By 2015, I was seeing swell after swell of ranting, complaints, anger, frustration, and yes – Donald Trump. I went back through and unfollowed anything that had the least bit to do with politics and news, hoping that the ocean of anger would subside a bit.

Unfortunately, the damage seemed already done. Very little of my timeline had anything to do with real connections or friendship or any of the original bright-eyed, bushy-tailed ideals or reasons for joining Twitter I once knew. Many, if not most twitter-users weren’t interested in making friends or communicating (for the most part). They were interested in seeing who could yell loudest, or get the most “likes” for the most appalling things they could say. Say the wrong thing, and you were unfollowed, called names or continually harassed. Either agree to the opinions of the Twitter masses, or expect to lose friends in the process.

And that was before the pandemic.

Since Covid-19, Twitter has become the place to blame and shame, right along with Facebook and Next Door – but again, I’m sticking to Twitter for today. It was, and still is, exhausting to see every day. I began feeling like the life was slowly being sucked out of me. As I told someone the other day, just because we are all experiencing the pandemic and the struggles therein does not mean we all have the same problems or experience. There’s some post about being in the same storm, but not the same boats. That’s about right. Just as I wouldn’t dare tell someone in New York how they need to handle themselves, I’d appreciate the same respect. Seems simple, yet incredibly complicated in practice. That, on top of the other mentioned tensions I’ve been feeling, pushed me over my limit and past my boundary. I quit. Finito. Done.

That’s right. I quit Twitter. Well, actually – I stopped updating my Twitter and deleted the app from my phone. I haven’t deactivated my account just yet, but I will at some point soon. I also deleted Facebook, and aside from absentmindedly grabbing my phone throughout the day and looking for something until I realize that I’m just in a bad habit, I’m good. I didn’t realize how much time I’d wasted not being totally present here at home. Don’t tell anyone!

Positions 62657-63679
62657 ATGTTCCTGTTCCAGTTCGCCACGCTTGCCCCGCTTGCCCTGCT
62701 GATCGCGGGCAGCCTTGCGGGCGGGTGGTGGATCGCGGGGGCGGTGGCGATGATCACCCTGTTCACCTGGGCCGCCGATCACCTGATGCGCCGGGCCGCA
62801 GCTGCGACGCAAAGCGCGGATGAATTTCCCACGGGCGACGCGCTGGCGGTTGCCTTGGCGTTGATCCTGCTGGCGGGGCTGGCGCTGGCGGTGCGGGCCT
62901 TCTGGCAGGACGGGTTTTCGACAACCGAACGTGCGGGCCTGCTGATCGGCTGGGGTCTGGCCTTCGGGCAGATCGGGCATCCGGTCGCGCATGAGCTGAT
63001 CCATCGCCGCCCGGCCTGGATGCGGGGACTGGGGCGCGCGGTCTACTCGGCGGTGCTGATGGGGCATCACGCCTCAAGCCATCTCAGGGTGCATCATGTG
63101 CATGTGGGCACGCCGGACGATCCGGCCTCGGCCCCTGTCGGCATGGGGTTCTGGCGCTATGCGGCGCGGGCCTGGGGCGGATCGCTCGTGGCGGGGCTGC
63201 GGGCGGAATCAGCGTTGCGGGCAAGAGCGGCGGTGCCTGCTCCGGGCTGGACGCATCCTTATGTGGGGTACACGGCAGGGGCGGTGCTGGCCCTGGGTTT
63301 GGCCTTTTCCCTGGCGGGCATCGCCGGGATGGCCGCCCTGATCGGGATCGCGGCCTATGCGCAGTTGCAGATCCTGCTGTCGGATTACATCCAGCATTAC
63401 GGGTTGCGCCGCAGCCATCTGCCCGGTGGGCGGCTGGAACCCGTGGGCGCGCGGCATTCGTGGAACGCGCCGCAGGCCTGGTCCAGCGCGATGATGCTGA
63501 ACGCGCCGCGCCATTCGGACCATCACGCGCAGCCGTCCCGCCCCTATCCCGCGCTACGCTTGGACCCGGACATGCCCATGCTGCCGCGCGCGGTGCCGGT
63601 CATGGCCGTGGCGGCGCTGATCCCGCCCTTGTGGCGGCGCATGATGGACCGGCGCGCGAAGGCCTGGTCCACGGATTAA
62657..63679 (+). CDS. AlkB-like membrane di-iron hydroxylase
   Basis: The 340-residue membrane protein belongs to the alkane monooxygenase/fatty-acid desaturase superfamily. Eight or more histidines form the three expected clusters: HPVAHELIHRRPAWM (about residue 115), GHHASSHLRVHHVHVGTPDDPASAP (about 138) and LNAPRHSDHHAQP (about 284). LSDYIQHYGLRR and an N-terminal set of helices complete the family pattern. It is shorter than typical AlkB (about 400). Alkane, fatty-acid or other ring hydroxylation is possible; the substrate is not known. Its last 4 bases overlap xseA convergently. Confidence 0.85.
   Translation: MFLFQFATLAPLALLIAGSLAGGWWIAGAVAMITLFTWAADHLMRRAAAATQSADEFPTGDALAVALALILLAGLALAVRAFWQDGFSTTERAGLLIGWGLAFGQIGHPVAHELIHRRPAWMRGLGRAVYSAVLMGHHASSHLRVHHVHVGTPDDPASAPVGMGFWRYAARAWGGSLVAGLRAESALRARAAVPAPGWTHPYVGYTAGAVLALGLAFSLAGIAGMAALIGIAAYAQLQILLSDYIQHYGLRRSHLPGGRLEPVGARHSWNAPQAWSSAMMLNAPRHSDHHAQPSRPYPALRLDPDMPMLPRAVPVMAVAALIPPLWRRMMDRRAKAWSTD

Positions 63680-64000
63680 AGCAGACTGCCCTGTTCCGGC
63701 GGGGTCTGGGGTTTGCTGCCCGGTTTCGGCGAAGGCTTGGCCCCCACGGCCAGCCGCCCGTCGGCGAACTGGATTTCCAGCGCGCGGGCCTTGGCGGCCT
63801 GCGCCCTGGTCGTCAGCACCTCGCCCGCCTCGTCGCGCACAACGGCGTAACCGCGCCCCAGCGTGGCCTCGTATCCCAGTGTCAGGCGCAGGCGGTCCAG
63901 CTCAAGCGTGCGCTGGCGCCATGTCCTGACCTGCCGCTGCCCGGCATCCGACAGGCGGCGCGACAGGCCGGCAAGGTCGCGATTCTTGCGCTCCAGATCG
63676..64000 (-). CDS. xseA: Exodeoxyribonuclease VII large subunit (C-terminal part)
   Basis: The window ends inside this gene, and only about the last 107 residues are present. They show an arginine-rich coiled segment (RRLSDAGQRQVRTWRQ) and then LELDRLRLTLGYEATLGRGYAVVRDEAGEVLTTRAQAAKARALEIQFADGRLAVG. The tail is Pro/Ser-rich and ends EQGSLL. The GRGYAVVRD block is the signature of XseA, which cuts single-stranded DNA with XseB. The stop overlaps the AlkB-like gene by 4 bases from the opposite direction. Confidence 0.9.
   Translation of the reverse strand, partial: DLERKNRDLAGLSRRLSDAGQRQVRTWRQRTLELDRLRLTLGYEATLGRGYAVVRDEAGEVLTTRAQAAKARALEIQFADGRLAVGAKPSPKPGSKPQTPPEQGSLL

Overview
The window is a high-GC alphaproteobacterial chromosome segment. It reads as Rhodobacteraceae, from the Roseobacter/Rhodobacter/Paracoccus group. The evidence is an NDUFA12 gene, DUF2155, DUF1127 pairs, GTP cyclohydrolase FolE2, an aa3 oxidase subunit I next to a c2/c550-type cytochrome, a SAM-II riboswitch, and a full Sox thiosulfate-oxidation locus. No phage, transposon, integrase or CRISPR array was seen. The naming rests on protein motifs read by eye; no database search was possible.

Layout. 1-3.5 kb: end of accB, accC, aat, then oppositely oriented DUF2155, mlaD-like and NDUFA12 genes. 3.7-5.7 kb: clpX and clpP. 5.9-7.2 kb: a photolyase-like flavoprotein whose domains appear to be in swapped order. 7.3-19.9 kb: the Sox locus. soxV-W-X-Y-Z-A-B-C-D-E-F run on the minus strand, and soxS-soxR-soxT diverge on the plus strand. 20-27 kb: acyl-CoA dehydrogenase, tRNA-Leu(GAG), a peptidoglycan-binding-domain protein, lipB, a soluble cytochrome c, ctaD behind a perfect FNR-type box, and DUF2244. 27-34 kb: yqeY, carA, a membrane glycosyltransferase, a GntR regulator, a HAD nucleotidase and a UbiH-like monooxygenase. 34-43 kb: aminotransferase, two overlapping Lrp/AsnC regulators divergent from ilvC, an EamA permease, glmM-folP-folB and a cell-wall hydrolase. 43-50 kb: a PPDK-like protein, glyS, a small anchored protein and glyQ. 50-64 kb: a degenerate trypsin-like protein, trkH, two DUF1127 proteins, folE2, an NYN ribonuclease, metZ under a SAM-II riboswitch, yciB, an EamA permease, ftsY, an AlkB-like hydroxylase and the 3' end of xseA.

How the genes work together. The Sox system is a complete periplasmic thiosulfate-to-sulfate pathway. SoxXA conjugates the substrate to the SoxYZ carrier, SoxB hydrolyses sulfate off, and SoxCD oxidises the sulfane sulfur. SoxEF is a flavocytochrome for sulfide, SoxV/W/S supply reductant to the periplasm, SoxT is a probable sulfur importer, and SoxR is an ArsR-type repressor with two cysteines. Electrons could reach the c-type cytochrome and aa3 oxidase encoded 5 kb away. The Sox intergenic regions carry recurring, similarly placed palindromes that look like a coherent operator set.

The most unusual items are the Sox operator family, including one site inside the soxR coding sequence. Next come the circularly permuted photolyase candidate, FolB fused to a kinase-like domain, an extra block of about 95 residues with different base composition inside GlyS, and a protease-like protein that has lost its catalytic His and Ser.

Yeah, I know that Duran Duran sometimes engages with fans. Yes, I’m aware that I might miss something important (except I won’t because although I won’t keep my personal account updated, @dailyduranie still exists!), but I also have peace. Very much needed, wanted, and appreciated, calmness, stillness, and peace.

My social media footprint will shrink considerably from here on out. I think John had the right idea all along. Go figure! The best way for Duranies to stay connected with me is through the Daily Duranie Facebook page. My personal Facebook is kept to my closest friends and family. There was a small group of people I communicated with on Twitter that I’ll miss, so if you’re reading and don’t have my contact info, drop me a line on gmail.